When people tell me they are “going into consulting” after they have left or lost their jobs, I often think they are not aware of what that possibly means.
Whenever I meet some of these people later on many of them tell me they had imagined it would be far easier. There is an image of consultancy out there that this is something everyone can just do, when there isn´t anything better to do.
Having been in this business for 25 years I feel entitled to share some of my experiences and personal facts on what it means to be a consultant, delivering results and value at a consistent high level. There are some questions you might want to ask yourself to see whether your are ready for that ride.
- Are you able to deal with stress and high pressures on delivery? Expect to be delivering value literally every minute. When your daily rate reaches several 1000 Euros per day there is absolutely no way your are not delivering added value to your client. You have to able to deliver to the point, not later, when it comes to your mind.
- You can absolutely never be late or fail to keep your deadlines. As a consultant you need to be immaculate in that way, keeping clients waiting is a no go.
- You really have to know what you are talking about and be an expert in your field. There is no “Blabla”, clients are not at all stupid and in the last 10 years their internal skills and qualifications have reached a different, much higher level than ever before. They have read all the books, done varieties of curricula and there needs to be a good reason why you are here.
- Don’t expect your contacts from your previous life which you made as – lets say – Head of HR to be of any worth to you, once you left corporate world and are a consultant now. This might sound rough, but your contacts are attached to your role, not to you as person, most of the time.
- You need to be very disciplined and well organized. Waking up 4 am, going to the airport. 2 Days in Bukarest, dress code: business and high heels. Then you move on to Germany to a workshop, Jeans and Sneakers. And then you might give a key note and need some cool stage clothes. Everything has to be there, spotless and without wrinkles. For me that means dark colors only, all is stretch material so I can move. But it still should look professional, high quality, cool. Then you need to make sure you have your business cards, print-outs, materials, medicine, whatever you will need ready. For me personally this was one of the biggest challenges, to have the right outfit at hand and in a proper way. I am not this person that puts on a white shirt and make up and looks the same 20 hours later in the evening.
- You need to have a lot of skills and capacities. As a consultant, you can’t just be an expert in a field. You have to be able to handle and process the content, the social and emotional state of a group, group-dynamics, politics and yourself at the same time, as a beginning. Emotional and cognitive intelligence help to get some work done and effect results. To speak several languages helps, a clear and loud voice, a little charisma, after a while, helps too. You have to know what is going on in the world and be entertaining as well, good manners are a must and even having travelled helps. You need to be able to move and navigate different cultures, corporate cultures as well as country cultures.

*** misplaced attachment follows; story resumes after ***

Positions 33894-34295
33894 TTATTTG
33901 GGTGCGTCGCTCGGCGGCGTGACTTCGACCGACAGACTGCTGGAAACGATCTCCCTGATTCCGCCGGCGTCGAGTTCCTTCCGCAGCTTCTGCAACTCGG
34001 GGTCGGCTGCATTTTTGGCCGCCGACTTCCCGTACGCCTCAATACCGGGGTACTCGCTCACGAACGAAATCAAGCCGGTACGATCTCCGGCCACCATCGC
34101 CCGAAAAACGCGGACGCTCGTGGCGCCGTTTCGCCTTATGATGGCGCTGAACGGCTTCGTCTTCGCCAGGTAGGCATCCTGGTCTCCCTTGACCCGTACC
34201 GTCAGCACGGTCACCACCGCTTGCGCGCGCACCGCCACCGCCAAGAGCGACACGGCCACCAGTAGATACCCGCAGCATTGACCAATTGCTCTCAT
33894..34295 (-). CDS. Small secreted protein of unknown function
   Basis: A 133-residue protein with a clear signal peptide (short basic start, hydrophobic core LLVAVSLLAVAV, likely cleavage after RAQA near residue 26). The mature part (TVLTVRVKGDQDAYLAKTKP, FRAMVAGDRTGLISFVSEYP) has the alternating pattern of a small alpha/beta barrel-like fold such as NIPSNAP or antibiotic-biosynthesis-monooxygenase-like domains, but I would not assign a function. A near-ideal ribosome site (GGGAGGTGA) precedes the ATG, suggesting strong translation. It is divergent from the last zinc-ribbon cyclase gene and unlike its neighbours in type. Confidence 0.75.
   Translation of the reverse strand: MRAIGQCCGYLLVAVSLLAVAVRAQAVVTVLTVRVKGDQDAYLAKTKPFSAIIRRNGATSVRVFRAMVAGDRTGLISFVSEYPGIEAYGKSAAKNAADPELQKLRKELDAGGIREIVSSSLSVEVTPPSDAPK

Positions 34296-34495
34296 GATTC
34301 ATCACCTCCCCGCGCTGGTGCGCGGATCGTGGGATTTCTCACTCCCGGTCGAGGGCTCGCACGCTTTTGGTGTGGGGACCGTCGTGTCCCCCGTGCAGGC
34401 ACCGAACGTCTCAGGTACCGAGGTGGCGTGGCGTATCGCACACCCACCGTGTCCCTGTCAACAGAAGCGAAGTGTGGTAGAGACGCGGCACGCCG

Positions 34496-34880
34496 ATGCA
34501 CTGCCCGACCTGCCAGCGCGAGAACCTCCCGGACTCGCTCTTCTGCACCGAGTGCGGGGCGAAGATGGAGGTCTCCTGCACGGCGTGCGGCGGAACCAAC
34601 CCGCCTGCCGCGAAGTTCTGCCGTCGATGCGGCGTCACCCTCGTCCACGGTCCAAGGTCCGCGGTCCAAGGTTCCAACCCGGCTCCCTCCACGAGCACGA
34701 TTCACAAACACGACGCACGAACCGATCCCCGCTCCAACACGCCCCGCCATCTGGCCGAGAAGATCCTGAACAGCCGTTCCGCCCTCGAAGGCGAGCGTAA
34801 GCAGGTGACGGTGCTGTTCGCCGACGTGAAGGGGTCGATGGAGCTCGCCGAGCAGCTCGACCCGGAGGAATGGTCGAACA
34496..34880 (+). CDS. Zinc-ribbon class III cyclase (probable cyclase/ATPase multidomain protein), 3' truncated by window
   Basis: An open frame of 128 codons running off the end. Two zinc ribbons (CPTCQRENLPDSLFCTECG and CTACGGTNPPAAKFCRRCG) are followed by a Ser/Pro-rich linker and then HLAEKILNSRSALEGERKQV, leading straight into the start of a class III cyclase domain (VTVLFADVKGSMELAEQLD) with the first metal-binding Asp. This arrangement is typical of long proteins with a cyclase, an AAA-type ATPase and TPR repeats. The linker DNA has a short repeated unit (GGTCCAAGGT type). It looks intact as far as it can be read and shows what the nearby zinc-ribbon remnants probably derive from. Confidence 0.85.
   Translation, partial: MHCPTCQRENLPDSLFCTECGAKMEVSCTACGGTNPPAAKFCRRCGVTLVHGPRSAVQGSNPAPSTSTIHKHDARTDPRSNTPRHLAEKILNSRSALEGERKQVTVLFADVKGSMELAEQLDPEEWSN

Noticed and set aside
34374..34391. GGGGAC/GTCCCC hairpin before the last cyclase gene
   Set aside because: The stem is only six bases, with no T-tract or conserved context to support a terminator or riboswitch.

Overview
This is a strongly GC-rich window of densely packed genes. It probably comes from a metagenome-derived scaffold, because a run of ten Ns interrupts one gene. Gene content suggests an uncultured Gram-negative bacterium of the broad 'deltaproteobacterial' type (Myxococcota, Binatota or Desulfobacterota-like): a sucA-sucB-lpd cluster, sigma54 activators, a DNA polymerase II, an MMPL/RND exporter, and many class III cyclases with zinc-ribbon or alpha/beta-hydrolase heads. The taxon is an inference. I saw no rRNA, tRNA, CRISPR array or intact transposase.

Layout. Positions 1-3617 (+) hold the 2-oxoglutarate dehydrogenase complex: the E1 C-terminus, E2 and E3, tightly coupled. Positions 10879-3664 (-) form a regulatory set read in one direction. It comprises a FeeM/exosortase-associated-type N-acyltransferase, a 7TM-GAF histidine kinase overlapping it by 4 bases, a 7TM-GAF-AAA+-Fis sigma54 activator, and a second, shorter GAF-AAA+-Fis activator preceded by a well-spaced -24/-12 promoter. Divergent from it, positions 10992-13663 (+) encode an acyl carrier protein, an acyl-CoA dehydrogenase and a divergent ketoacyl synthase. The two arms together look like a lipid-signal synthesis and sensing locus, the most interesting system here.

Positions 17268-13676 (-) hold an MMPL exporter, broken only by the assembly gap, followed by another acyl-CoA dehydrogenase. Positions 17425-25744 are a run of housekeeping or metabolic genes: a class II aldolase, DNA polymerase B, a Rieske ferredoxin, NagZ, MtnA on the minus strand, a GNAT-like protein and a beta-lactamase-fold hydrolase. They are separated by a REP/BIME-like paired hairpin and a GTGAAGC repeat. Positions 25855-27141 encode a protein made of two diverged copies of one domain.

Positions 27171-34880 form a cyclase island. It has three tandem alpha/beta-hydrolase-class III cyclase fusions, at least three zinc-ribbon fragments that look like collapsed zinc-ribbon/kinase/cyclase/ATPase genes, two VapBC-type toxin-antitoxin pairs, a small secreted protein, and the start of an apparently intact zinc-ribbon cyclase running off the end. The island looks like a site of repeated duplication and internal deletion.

- Are you a hard worker? It is not always hard but most of the time it is. It depends in which consulting field you are in, what the culture of your company is like, but consulting can and will be very very intense. I remember times when I had to cut sleeping time to 5 hours in order to get the amount of work done. When I arrived at a client at 9 I often had 3-4 hours of work done and an early morning flight. Clients pay a lot of money for your services and they expect to get something for that. Something interesting, great, creative, qualitative, novel and of high qualitative, something they or their organization couldn’t come up with.
- You will be on the road a lot. Traveling, airports, lonely nights in hotels in the oddest places, not always 5 star hotels. Depressing hotel lobbies, noisy rooms, dinners with colleagues, time away from home. But sometimes it is also wonderful locations in Bangkok and the discovery of places you would probably never ever go to as a private person (e.g. Banja Luka, Mara Mures, Providence, Chiba, etc).
- You will be on the spot, on stages, having to speak in front of people a lot. Sometimes you feel very exposed. In the early beginning of my consulting path I was very shy and I had to force myself to speak up or get up in front of people and even writing on the flip chart, while everyone was watching, was a challenge.
- You have to be able to get along and speak with everyone: from the CEO to the blue-collar workers, from the IT-Nerd to the Marketing and Creative people. It helps to be able to connect with a whole variety of people.